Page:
Sen. Dean Skelos changed no legislative positions and did no official favors to get jobs and payments for his son Adam, defense lawyers told jurors Wednesday during closing arguments at the Rockville Centre duo’s extortion and bribery trial in Manhattan federal court.

“There was no quid pro quo, no this for that,” said lawyer Robert Gage, representing Sen. Skelos. “There was no crime.”

He said prosecutors had created an “elaborate case” based on interpreting time lines and Skelos’ tone of voice during conversations, but had no hard evidence of a crime. “At core nothing was traded, nothing exchanged, … and critically Sen. Skelos did not intend for anything to be exchanged,” Gage argued.

ColumnJanison: Feds' Skelos charges outline multi-sided scandalSee alsoRead the complaint vs. SkelosMore coverageSenate Majority Leader Dean Skelos, Adam Skelos face corruption charges

Christopher Conniff, Adam Skelos’ lawyer, said the companies that hired his client did so to curry “good will” with the senator – not a crime – and for their own business reasons, and used “distractions” like Adam’s temper tantrums and wiretapped father-son calls to fit a preconceived prosecution theory.

“It’s snippets, it’s innuendo that makes up the core of this case,” he said, using a chart with the boldface words “NOTHING HAPPENED” to emphasize his argument that there was no evidence Sen. Skelos helped or hurt anyone based on what they did or didn’t do for Adam.

“They are trying to make a case that this man has thrown away a 30-year career for two job opportunities and a $20,000 check,” Conniff argued.

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The defense got its chance to talk to the jury after prosecutor Rahul Mukhi finished a 3-1/2 hour summation that began Tuesday, arguing that Dean Skelos violated his oath of office by using his power as the one-time Senate GOP leader to funnel money to his son.

Dean Skelos, 67, and Adam Skelos, 33, are accused of conspiring to use threats and favors to influence three companies – developer Glenwood Management of New Hyde Park, Physicians Reciprocal Insurers of Roslyn, and environmental technology firm AbTech Industries of Arizona – to pay $300,000 to Adam Skelos.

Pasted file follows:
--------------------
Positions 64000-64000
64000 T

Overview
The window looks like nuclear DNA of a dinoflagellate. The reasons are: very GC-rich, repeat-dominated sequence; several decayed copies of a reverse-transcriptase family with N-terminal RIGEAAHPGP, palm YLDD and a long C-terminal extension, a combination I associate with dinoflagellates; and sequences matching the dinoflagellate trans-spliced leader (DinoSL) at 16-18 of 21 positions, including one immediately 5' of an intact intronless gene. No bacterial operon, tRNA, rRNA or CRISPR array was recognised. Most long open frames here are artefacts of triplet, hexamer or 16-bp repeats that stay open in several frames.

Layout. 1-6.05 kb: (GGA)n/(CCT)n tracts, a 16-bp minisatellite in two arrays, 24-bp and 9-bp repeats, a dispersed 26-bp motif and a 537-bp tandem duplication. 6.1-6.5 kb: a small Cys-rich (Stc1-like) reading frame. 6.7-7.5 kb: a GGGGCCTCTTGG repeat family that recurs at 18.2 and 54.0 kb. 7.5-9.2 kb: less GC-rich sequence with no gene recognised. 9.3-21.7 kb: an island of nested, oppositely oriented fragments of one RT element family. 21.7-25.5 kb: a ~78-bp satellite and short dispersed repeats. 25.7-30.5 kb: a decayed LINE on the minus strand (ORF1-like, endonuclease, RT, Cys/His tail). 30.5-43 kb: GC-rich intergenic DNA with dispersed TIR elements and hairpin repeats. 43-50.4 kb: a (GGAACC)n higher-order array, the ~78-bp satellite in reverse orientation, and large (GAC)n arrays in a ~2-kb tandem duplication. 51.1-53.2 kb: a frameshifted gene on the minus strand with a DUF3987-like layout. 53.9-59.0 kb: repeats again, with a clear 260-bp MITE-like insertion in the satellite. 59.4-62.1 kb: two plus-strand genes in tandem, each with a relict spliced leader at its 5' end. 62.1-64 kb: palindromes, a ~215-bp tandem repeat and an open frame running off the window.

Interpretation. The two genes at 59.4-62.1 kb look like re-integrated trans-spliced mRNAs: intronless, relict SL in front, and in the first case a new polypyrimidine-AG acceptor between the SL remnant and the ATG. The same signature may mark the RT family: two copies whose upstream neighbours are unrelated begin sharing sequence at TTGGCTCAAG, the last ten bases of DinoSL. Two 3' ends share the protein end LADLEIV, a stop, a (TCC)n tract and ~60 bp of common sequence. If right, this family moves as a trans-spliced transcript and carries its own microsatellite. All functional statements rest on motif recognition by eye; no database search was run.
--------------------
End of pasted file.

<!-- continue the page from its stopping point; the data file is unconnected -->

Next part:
The two also allegedly pressured Nassau County to fund a stormwater antipollution contract with AbTech, a technology company that hired Adam Skelos, and pushed for approval of fracking in New York to open a new market for the company and Adam.

During the trial, which began Nov. 16, the defense elicited admissions that the Skeloses never linked aid to Adam to any explicit threats or favors, and that some of the senator’s alleged favors were consistent with his long-held positions in Albany. The Skeloses contend that a father trying to help his son isn’t criminal.

The defense closings elaborated on those themes in their closings. Prosecutors, for example, that Skelos pressured Glenwood to hire Adam through his hold on critical real estate tax breaks and rent regulation, and eventually rewarded them for giving Adam a $20,000 title insurance fee.

But Gage said Glenwood did nothing to help for two years without being punished, and Skelos’ position on the real estate legislation was the same as it had always been. “There was no turn. There was no rogue act,” Gage said. “Totally consistent. Nothing bought and sold.”

Prosecutors say that immunized government witness Charles Dorego, a Glenwood executive, also set up a consulting job with AbTech for Adam Skelos because of pressure from his father. But the defense lawyers said Dorego had a stake in AbTech and hired Adam to “exploit” the Skelos name in New York, changing his tune and blaming pressure after he was threatened by prosecutors.

“They hired Adam for their own personal reasons, not because of a political deal with Dean,” Conniff said.

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Both lawyers said Physicians Reciprocal boss Anthony Bonomo hired Adam Skelos to curry favor with the senator but not as part of any quid pro quo, and didn’t fire him after Adam was a no-show at work because Bonomo didn’t want to drive a “wedge” with the Senate majority leader.

They complained that testimony about Adam Skelos refusing to work and threatening to “smash” a supervisor’s head in was irrelevant evidence designed to vilify the senator’s son.

“Don’t let that distract you,” Conniff said. “… Being an ungrateful person and being a bad employee -- that’s not a crime.”

Gage, in his closing, also targeted a statement by Manhattan U.S. Attorney Preet Bharara, telling the press to “stay tuned” after former Assembly speaker Sheldon Silver was indicted in January, five months before Skelos. It showed a preconceived notion and a plan to set the Skeloses up on wiretaps, he argued.

“When the boss … says stay tuned … the government knew exactly what it was doing,” Gage said.

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Closing arguments continue Wednesday afternoon, followed by jury instructions.